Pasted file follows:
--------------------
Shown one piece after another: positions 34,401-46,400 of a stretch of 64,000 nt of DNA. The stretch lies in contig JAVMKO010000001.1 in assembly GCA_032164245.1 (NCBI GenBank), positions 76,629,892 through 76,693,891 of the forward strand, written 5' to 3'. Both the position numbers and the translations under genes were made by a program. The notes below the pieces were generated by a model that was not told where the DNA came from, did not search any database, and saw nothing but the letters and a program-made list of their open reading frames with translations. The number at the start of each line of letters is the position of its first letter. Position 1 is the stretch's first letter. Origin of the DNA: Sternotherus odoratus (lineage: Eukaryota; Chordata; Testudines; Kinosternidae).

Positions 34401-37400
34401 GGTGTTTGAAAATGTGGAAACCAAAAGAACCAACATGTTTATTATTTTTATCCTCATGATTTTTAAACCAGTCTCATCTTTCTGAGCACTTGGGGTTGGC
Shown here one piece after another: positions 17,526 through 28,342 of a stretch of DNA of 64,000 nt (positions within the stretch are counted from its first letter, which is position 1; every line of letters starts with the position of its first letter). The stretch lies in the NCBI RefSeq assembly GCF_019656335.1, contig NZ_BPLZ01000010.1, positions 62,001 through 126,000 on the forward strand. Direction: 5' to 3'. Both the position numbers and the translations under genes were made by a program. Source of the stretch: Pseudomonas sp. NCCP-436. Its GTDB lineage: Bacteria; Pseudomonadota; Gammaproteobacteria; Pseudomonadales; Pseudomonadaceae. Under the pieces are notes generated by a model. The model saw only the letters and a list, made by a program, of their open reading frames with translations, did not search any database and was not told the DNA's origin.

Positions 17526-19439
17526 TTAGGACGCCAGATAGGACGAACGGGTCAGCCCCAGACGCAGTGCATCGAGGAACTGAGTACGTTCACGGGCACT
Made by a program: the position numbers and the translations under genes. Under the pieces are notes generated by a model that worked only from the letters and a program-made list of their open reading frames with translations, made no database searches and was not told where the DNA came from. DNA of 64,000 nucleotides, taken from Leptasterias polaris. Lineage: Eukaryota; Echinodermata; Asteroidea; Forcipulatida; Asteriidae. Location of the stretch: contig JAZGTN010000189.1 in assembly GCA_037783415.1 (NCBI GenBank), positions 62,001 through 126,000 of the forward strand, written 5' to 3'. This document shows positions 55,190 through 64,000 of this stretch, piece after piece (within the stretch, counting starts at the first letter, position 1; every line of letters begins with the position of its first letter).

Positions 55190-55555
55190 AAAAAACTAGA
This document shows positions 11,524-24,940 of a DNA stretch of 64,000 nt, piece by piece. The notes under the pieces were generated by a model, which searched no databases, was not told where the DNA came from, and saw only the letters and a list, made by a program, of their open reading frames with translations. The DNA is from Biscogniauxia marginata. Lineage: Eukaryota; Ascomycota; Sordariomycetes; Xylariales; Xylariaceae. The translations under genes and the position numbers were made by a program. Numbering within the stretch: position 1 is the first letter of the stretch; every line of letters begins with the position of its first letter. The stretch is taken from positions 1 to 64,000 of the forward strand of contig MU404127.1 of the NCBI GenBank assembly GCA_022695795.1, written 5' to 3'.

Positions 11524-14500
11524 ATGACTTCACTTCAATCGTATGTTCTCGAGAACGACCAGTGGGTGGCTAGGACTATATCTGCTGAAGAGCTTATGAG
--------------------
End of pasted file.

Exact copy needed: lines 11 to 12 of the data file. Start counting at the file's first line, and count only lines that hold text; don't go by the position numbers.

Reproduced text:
Positions 11524-14500
11524 ATGACTTCACTTCAATCGTATGTTCTCGAGAACGACCAGTGGGTGGCTAGGACTATATCTGCTGAAGAGCTTATGAG